YourDyno needs as a minimum one brake RPM sensor per independent brake. So if you have 1 brake you need 1 RPM sensor that measures the speed of that brake. If you have two brakes that are physically interlinked, you need only 1 RPM brake sensor and if you have 2 independent brakes you need 2 brake RPM sensors.
In addition (but not instead) the Engine RPM can be read. This will provide automatic calculation of gear ratio. Options for Engine RPM are described here.
Brake RPM sensor considerations
YourDyno RPM sensor is recommended as a low cost, proven sensor with shielded cable.
But any sensor that provides a 0-5V square wave signal will work. VR sensors do not work directly, but can be used with an interface board that converts the signal to 0-5V. For example this one (select the 5V version).
YourDyno needs 200 trigger pulses per second as a minimum to work optimally. This means a trigger wheel is necessary. The RPM sensor senses the teeth on the trigger wheel, and produces one pulse per tooth. There are a few rules for the trigger wheel.
Trigger wheel mechanical/material considerations
The trigger wheel must be of a ferrous metal (iron or steel).
The distance between the teeth on your trigger wheel must be perfectly regular, otherwise you will have noise. You must also avoid eccentricity in the trigger wheel, as it will cause the sensor to trigger at slightly different times as the wheel spins.
Here is the spec for the mechanical dimensions of the wheel.
How many teeth do you need
As a general recommendation, choose a trigger wheel with enough teeth to give at least 200 pulses per second at the RPM you care about. This is because YourDyno needs 2 pulses to produce 1 result, so unless you have at least 200 pulses per second you will not get 100 updates per second. More importantly brake performance and inertia accuracy will be reduced.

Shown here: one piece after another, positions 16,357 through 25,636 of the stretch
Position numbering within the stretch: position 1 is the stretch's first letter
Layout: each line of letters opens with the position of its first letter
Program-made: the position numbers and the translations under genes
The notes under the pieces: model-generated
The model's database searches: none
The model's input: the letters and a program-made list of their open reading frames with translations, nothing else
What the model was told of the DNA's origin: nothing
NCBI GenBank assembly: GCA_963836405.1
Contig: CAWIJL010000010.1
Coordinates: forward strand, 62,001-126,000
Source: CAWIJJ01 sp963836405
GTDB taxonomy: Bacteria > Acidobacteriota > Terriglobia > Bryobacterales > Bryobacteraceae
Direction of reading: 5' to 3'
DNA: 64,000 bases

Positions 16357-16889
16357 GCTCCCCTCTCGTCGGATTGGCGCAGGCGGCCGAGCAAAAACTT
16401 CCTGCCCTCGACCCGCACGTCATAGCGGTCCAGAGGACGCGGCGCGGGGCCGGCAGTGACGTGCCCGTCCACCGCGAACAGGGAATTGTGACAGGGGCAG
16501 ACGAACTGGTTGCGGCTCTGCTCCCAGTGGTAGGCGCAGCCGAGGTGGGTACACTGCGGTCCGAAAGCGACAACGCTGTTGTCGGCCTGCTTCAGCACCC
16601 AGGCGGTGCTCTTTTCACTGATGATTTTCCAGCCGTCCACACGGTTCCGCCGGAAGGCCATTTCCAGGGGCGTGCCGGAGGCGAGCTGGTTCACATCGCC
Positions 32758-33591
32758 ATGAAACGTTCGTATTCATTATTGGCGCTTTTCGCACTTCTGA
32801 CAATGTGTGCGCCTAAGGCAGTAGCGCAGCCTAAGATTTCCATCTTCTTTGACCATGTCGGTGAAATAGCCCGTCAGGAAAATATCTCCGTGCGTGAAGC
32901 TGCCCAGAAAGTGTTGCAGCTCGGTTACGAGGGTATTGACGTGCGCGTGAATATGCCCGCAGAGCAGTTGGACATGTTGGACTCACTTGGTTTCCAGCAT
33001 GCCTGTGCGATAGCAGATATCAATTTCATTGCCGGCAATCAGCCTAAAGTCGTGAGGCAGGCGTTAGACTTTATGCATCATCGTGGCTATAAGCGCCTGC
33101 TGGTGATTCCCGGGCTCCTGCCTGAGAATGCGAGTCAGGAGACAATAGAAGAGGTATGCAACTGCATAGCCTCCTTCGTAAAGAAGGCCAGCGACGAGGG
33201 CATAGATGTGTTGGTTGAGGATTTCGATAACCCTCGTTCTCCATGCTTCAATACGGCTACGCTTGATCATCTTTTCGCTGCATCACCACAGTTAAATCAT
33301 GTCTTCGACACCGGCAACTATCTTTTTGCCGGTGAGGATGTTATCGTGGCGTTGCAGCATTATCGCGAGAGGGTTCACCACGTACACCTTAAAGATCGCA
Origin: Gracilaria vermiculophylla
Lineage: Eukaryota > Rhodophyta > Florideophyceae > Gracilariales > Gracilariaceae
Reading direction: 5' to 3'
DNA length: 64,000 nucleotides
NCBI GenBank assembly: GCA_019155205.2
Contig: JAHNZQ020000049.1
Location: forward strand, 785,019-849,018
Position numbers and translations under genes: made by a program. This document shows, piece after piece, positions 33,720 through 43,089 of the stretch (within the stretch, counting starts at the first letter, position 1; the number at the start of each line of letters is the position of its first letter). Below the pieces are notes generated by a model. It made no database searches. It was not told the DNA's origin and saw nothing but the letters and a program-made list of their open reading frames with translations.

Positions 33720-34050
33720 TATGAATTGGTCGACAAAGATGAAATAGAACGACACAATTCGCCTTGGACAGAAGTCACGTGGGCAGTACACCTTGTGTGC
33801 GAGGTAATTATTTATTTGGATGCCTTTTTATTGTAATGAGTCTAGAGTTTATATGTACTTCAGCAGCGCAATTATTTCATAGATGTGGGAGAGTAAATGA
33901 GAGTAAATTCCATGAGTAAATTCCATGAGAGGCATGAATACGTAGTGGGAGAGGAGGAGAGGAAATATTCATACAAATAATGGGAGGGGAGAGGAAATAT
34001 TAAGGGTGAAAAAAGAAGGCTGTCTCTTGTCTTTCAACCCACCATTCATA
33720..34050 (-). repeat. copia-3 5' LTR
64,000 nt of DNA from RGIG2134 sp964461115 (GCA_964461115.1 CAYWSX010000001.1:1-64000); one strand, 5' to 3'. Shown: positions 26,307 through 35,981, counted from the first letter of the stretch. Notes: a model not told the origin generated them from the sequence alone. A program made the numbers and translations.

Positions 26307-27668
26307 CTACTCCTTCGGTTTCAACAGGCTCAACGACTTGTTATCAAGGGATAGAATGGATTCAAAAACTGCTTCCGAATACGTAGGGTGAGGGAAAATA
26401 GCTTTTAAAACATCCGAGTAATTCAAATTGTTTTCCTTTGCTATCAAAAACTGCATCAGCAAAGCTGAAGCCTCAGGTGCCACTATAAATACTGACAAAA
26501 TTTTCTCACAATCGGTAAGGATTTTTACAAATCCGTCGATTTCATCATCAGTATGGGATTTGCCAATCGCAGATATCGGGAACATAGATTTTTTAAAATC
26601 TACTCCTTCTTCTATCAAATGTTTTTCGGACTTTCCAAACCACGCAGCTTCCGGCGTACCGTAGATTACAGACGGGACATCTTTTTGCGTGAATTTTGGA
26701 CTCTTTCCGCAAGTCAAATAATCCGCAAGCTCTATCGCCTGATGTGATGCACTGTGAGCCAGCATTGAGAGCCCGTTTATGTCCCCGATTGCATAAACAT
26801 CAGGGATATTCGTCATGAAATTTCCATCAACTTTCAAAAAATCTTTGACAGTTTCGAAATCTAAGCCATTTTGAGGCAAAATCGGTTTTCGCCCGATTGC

More teeth is better up to a certain point. If you have say 2000 pulses per second, YourDyno will make an average of 10 samples per calculation, which automatically filters noise without any downside to accuracy.
There is no hard limit to the maximum number of pulses per second, but it is recommended to stay below 6000.
How to get hold of a trigger wheel
Here is a simple solution:
Order from speeduino.com. Here is a link to a “Trigger wheel generator” where you can specify the wheel and order it at a very reasonable price: https://speeduino.com/wiki/index.php/Trigger_Wheel_Generator. Make sure to specify no missing teeth, in other words, specify Custom and for example 30-0 teeth. Here is one configuration that works, adjust the axle diameter/bolt circle as needed.
Alternatively for local machining, here is a dxf drawing of a 20 teeth wheel. Adjust the center hole size as needed. Thanks to Paul Alfred!
Another option is to use a steel or iron timing belt pulley (not aluminium). Machine or grind off for example every other tooth to make it fit the minimum spacing requirement, if necessary. Just search for “Steel timing belt pulley” on Google. Here is one from RS-Online, they have many.
NOTE: A typical crankshaft ignition/ECU timing wheel does not work! They are made with one or more gaps in the teeth in order for the ECU to know the absolute position of rotation of the crankshaft. YourDyno expects no gaps, and such a wheel will cause a large noise in the RPM readings.
Using an Encoder
Using an encoder for the brake RPM is also possible if you do not want to use the standard YourDyno RPM sensor. Keep the pulses per revolution below 250 or so and choose a open collector type encoder (i.e. an encoder that needs a pull-up resistor to work). YourDyno has a built in pull-up resistor to 5V.
YourDyno has an internal pull-up resistor to 5V for the Signal input. Some setups with long RPM wires may need an extra pullup on previous hardware versions (Rev AD and earlier). Add in that case a 1kOhm resistor can be added between 5V and the RPM Signal input (ensure with a multimeter that you really connect to 5V, it MUST not be higher).